>>  One day of instructor-led training focusing on the new Cricket brand and culture. To supplement its small internal instructor staff, Aio worked with an outside vendor to hire 38 contract instructors, many of whom were associated with Wounded Warriors. “We wanted instructors who would really connect with our audiences and had the personal experience to present this change in a positive light,” says Qioni Green, associate director of training. To provide ongoing support to contract trainers, the team scheduled conference calls, set up a telephone help line, and created a Shout! tribe to reinforce key points, answer questions, and share best practices and successes.

>>  A mobile performance support tool designed primarily for employees to use on the sales floor to rapidly access (within three clicks) the information and guidance needed to handle real-time customer questions and issues. The tool provided high-level product and network information and step-by-step guidance for all major system transac- tions. Since the merger, this tool has been modified and enhanced for use as an onboarding support tool.

>> A library of WBTs, simulations, and detailed documentation covering compliance and privacy issues, network and device training, point of sale system guidance, and customer support. All of these detailed training resources are housed and managed in Cricket’s Knowledge Base (built on Intellum’s Exceed LMS technology). All content is also optimized for mobile access. During the merger initiative, employees were directed to these resources through postings in Shout!, which is seamlessly integrated with the Cricket LMS. Employees could simply click on a link and they would be automatically directed to the appropriate resource in the Cricket Knowledge Base.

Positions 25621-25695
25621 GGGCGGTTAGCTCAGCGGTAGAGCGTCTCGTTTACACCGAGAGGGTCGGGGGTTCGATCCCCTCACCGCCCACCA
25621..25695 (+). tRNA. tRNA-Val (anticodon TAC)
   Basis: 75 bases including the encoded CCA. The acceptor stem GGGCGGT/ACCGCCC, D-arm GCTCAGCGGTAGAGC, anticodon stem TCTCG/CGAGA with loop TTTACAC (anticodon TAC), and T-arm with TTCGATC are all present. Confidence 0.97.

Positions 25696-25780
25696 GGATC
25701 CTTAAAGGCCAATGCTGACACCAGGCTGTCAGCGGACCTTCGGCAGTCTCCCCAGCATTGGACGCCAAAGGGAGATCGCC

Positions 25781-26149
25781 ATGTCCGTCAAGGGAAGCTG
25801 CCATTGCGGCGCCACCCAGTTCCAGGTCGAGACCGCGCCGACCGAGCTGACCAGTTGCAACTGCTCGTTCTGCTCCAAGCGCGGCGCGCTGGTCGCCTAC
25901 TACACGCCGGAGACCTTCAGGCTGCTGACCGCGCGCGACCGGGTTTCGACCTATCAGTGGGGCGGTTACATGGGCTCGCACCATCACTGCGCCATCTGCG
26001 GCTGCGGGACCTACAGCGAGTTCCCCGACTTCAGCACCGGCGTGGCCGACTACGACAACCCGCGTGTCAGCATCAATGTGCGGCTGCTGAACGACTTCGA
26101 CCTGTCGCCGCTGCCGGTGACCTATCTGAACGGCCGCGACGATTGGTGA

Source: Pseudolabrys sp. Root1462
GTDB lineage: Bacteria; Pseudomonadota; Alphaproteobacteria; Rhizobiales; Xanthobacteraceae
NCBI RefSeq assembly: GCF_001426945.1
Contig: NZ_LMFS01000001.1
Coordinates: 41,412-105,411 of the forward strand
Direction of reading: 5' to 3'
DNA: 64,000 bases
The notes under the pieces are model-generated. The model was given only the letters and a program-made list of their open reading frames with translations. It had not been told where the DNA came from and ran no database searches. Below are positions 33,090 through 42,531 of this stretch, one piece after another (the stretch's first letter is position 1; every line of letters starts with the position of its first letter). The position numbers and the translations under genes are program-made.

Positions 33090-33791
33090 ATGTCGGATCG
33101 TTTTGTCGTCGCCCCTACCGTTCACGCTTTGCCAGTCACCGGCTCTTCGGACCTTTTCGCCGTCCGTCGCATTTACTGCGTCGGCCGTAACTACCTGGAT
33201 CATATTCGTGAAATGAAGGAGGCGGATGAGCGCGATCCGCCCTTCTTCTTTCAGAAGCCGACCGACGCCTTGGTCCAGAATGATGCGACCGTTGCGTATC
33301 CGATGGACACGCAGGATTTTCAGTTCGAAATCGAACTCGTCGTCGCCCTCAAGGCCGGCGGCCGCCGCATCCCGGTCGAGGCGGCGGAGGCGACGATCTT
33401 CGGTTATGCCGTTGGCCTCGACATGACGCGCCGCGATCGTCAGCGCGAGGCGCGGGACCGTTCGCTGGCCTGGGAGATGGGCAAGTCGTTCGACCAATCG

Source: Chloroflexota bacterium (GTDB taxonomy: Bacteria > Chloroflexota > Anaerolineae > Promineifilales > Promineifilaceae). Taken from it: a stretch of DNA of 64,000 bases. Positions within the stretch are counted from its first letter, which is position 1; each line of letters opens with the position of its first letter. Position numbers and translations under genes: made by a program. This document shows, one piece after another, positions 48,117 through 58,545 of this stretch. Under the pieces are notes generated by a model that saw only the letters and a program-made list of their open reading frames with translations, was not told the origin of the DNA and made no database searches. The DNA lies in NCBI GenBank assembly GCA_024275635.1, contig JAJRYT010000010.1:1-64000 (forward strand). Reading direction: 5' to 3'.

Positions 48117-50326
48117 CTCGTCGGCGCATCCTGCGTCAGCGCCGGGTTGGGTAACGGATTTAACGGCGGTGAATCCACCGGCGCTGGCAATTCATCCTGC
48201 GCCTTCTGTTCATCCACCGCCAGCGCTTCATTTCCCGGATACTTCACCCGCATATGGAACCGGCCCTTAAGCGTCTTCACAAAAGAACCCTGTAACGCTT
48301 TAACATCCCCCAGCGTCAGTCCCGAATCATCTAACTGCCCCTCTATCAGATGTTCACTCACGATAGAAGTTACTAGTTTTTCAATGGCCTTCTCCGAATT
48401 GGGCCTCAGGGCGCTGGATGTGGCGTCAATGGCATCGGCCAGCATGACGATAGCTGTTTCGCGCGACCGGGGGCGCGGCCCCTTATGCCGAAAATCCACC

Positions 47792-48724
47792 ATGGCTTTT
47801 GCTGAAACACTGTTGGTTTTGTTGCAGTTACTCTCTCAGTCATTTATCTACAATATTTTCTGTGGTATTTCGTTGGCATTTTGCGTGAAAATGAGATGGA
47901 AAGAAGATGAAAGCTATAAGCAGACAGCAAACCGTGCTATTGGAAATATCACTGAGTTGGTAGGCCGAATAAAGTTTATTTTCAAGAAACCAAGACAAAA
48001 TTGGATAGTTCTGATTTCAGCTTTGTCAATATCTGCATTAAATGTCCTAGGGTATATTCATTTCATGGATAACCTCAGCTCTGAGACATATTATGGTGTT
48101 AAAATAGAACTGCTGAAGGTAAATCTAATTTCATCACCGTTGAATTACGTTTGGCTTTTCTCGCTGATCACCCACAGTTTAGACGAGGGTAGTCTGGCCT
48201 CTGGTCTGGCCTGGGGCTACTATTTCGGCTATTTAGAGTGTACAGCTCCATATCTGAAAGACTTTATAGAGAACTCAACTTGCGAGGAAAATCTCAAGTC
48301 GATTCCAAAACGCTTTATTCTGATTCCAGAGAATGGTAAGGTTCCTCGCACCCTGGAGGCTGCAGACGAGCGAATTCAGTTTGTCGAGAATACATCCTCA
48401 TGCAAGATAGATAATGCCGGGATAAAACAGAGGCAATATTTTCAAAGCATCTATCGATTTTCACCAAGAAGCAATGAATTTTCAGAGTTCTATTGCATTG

As the merger training rolled out, Aio team members closely monitored Shout! to see where training reinforcement might be needed. “The postings and questions on social media gave us valuable insights. For instance, if we saw recurring questions regarding a particular topic or issue, we could jump in and schedule an ad hoc webinar to provide more guidance,” says Dayton. “In my world, it’s common to look at metrics such as call durations, first-call resolution, and overall satisfaction and indicators of training success. But Shout! was an excellent, real-time indicator of how the merger training was working.”

COLLABORATION  STARTS AT THE TOP

Randolph is quick to praise the teamwork for all involved in the merger training. “We’re a small but mighty team,” she says. “Because we work so closely to- gether, we’ve never developed silos and we naturally keep each other informed and aligned.”

Interviews for this article surfaced many specific examples of teamwork: taking turns monitoring Shout! during off hours for urgent problems; proactively working together to ensure a product update is accurately reflected in all training resources; collaborating to create content and tools that could be easily and efficiently customized for sales or customer support.

“Collaboration has to start at the top, Randolph says. “You can’t expect employees to collaborate and support each other if you don’t set an example for them. We’re proud of contributing to the building camaraderie we’ve seen throughout Cricket nationwide over the last few months.”

—Linda Galloway is president of insidHR Communications.